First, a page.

Richman laid the pretext for the wry, self-deprecating indie icons of the 1980s and early 90s; he was the first to stiff-arm rejection, exalt the suburbs and topple rock stardom's lofty pedestal of unattainable coolness. It's difficult to listen to Slanted & Enchanted without feeling Richman's shockwaves in Stephen Malkmus' beer-slackened laments, or appreciate Spoon without hearing the honky-tonk piano pop of "Hospital" or the hand-clapped hustle and bustle of "Someone I Care About". Collegiate and consciously sophomoric, there are few rock albums today so refreshingly unalloyed or innocently timeless. --Sam Ubl

 

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039: Suicide
Suicide
[Red Star; 1977]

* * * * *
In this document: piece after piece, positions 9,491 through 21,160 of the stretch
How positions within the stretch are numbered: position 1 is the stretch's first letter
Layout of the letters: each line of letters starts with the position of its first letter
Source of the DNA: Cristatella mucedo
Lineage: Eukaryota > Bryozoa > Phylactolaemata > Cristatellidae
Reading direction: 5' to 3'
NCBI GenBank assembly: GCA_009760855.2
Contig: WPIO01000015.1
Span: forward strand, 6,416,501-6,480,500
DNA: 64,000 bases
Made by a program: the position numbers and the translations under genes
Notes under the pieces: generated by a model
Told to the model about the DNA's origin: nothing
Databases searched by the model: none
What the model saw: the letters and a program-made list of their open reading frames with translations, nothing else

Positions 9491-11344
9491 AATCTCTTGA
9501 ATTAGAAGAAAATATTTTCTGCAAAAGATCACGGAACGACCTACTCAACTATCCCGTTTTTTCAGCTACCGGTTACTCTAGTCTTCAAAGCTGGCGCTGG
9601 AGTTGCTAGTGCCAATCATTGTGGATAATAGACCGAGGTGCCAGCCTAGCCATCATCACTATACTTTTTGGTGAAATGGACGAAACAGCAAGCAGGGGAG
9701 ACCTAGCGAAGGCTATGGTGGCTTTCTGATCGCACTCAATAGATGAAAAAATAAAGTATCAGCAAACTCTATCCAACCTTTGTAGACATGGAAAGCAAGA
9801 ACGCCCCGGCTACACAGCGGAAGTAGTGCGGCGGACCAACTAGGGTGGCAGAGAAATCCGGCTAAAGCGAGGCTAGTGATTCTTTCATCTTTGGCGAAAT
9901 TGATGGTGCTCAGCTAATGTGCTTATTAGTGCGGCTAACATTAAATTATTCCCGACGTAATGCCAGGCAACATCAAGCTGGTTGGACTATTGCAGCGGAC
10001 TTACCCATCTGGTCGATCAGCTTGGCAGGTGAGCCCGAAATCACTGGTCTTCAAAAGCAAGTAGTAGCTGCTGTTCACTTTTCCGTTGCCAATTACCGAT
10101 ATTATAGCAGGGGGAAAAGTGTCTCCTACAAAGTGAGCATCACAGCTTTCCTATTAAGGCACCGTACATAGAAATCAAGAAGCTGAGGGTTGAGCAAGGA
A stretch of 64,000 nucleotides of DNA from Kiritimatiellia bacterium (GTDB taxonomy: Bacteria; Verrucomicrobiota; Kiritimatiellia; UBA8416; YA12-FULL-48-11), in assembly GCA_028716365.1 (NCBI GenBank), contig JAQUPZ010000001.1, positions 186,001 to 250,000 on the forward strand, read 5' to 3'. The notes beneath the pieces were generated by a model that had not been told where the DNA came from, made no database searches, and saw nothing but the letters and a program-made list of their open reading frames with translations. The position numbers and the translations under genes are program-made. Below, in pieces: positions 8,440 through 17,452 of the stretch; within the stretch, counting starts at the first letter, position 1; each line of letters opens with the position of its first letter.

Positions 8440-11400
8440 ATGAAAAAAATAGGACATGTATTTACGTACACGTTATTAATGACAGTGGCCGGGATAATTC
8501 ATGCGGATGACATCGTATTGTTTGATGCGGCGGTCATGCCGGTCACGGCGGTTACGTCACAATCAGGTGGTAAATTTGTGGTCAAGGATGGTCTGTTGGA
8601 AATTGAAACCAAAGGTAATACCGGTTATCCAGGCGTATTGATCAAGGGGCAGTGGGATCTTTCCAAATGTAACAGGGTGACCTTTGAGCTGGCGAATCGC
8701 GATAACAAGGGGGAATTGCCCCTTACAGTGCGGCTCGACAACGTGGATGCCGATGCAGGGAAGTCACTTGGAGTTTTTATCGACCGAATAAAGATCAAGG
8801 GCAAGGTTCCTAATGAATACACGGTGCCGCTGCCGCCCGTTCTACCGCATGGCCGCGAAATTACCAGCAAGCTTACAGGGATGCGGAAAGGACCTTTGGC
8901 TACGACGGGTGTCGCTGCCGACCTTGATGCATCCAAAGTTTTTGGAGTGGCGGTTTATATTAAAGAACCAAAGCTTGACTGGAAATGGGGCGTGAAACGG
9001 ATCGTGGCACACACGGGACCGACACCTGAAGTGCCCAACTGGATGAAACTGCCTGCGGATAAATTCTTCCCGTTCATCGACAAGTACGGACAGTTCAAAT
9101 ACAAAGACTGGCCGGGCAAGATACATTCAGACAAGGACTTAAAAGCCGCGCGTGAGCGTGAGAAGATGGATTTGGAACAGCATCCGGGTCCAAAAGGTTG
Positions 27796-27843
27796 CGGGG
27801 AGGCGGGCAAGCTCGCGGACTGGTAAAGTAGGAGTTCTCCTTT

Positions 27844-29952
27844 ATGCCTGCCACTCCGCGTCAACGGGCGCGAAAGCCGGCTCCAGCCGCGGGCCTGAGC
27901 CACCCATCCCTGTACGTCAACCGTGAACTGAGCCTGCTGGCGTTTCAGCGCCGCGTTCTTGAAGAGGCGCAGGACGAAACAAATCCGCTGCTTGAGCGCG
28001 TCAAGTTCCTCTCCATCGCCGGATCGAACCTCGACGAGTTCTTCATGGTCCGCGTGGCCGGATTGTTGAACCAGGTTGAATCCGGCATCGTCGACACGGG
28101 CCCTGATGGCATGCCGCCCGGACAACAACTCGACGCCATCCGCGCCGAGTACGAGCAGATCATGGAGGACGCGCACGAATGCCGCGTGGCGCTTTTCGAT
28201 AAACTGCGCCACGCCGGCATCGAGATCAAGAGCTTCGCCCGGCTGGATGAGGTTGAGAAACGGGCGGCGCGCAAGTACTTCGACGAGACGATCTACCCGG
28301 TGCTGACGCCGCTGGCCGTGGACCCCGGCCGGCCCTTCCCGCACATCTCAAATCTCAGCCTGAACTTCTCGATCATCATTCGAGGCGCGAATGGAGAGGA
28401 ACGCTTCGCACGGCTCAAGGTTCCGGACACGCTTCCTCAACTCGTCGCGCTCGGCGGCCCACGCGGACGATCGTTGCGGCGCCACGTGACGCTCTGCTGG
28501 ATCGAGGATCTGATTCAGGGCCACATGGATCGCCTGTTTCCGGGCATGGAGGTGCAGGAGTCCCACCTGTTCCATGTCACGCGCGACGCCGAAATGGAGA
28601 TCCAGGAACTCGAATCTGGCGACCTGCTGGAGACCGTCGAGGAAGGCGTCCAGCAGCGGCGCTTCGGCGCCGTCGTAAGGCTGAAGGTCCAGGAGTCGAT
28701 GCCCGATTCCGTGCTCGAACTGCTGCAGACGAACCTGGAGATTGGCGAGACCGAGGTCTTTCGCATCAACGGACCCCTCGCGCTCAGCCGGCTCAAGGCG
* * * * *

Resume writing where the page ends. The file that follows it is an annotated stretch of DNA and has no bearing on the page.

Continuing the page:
Nothing about Suicide made sense. Nihilist electro-rockabilly? In 1977? And what was up with the sunglasses? We've all heard what a glorious shithole New York City was in the 70s, and Suicide's highly theatrical project wallowed in the filth. The blood-curdling screams in the 10-minute murder fantasy "Frankie Teardrop" (aka Taxi Driver: The Musical) get most of the ink, but the pretty stalker anthem/prom night bloodbath theme "Cheree" is just as disturbing. Most of the above comes courtesy of Alan Vega's expressionist vocal performance, but Martin Rev's churning electronics were of equal importance. His unusual keyboard tone referenced the sound of 50s rock 'n' roll in a brilliantly subliminal way while the cheap drum loops pointed to a future of relentless, trance-inducing repetition. Suicide have been called the American Kraftwerk but every one of their highways led to a dead-end piled high with twisted metal and charred bodies. --Mark Richardson